Starting a fire in space, on purpose

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Engineers plan to intentionally start fires in every Cygnus capsule heading for ISS this year, beginning with the next on Tuesday, but they will wait each time until the freighter has been docked, unloaded, and has left the station.

“The specific goals of the SAFFIRE experiments are to investigate the spread of a large-scale fire in microgravity, essentially trying to answer the questions of how large does a fire get and how rapidly does it spread, or how long does it take to get to the point of being really hazardous to the crew.”

NASA intends to run SAFFIRE experiments on three consecutive Cygnus spacecraft launching through the end of this year. The SAFFIRE 1 and 3 tests will use single samples 15.7 inches wide by 37 inches tall to watch the development and spread of a large-scale low-gravity fire. Scientists want to know if there is a limiting flame size and to quantify the size and growth rate of flames over large surfaces. “SAFFIRE is a box with a wind tunnel in it, a flow duct, that contains the sample that will be burned,” said Ruff. With two cameras poised to capture the fire, a hot wire along the upstream edge of the fiberglass-cotton fabric sample will trigger the burn that should last at least 15 or 20 minutes.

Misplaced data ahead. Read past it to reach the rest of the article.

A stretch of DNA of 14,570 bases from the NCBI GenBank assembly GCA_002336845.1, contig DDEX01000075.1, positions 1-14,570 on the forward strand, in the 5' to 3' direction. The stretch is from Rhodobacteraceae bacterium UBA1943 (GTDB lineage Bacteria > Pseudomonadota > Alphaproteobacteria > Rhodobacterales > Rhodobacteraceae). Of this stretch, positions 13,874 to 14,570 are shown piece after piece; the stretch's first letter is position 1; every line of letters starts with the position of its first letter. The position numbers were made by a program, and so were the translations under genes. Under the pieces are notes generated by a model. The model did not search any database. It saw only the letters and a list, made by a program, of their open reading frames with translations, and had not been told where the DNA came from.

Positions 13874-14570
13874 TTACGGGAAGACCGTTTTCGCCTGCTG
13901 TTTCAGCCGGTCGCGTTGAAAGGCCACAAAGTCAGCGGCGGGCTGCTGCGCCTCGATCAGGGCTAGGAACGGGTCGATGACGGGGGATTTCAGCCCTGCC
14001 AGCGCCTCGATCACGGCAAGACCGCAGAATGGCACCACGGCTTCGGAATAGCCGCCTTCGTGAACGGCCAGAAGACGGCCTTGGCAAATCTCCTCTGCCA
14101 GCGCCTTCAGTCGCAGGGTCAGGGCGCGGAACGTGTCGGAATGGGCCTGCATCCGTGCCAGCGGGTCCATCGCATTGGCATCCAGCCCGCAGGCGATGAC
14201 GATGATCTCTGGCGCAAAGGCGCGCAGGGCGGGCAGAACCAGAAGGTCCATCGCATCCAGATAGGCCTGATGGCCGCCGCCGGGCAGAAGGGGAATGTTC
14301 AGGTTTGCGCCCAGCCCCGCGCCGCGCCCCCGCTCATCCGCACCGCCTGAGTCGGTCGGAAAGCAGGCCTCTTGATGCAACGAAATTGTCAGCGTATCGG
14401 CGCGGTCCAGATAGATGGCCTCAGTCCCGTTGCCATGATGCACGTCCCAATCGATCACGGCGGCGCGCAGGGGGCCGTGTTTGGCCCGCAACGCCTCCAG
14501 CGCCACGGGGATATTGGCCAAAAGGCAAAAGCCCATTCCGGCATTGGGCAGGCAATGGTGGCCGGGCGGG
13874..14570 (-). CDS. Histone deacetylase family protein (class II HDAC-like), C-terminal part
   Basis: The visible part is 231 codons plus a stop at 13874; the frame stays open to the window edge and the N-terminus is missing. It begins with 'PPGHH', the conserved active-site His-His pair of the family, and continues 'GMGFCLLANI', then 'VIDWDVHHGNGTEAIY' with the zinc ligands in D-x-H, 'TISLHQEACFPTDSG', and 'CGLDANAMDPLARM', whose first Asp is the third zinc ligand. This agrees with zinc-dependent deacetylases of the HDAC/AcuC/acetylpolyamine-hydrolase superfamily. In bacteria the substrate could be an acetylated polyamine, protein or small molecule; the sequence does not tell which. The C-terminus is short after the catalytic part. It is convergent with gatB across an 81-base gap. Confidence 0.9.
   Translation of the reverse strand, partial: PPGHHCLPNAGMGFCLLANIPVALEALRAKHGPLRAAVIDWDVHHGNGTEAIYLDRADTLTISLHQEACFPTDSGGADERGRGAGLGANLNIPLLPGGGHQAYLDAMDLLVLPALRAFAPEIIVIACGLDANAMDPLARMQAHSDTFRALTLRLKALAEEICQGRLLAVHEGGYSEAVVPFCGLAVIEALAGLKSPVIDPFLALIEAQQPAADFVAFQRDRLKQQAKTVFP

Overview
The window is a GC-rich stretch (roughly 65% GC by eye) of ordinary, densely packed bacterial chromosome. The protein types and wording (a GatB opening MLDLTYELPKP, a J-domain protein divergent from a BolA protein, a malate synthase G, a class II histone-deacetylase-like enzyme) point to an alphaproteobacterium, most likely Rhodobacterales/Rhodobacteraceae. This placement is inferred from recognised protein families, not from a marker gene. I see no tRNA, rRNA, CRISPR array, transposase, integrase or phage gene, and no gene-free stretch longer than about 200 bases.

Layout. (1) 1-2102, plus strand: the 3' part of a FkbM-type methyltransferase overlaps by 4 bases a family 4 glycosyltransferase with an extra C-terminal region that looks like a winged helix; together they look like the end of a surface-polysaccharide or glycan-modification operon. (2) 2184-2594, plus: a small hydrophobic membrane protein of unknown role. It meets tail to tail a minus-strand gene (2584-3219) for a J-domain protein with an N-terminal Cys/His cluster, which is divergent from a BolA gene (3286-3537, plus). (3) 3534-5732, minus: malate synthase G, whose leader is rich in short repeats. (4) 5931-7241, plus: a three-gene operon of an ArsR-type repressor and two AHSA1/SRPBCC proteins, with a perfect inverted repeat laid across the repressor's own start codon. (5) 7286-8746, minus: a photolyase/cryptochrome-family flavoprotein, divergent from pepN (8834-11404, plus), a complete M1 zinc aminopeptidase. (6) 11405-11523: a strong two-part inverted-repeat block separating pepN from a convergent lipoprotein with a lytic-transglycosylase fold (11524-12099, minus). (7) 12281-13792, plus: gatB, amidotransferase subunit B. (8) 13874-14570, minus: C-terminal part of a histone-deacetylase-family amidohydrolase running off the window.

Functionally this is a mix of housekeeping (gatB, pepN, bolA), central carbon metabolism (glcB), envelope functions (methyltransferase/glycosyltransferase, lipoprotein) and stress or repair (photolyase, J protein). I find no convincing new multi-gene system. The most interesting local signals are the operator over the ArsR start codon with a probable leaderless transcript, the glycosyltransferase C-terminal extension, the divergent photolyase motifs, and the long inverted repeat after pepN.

This is very clever, using the capsule as a fire test facility when it is on its way back to Earth to burn up in the atmosphere.


One comment

  • Interesting paper on fire and fire suppression in space: “Fire Safety in the Low-Gravity Spacecraft Environment”. The paper was published in 1999, so the information on suppression systems is a bit dated. The very efficient Halon extinguishers on the Shuttle have been replaced by CO2 systems on ISS, because the Halon was ‘ozone depleting’. If my spacecraft is on fire, ozone depletion is the very last thing on my mind: I want that fire OUT. The Russian sections of ISS use water-based foam, which seems like a case where the cure is almost worse than the disease.

    Of note is the fire on MIR in 1997 couldn’t be extinguished until the initiating oxygen generator ran out of oxygen.

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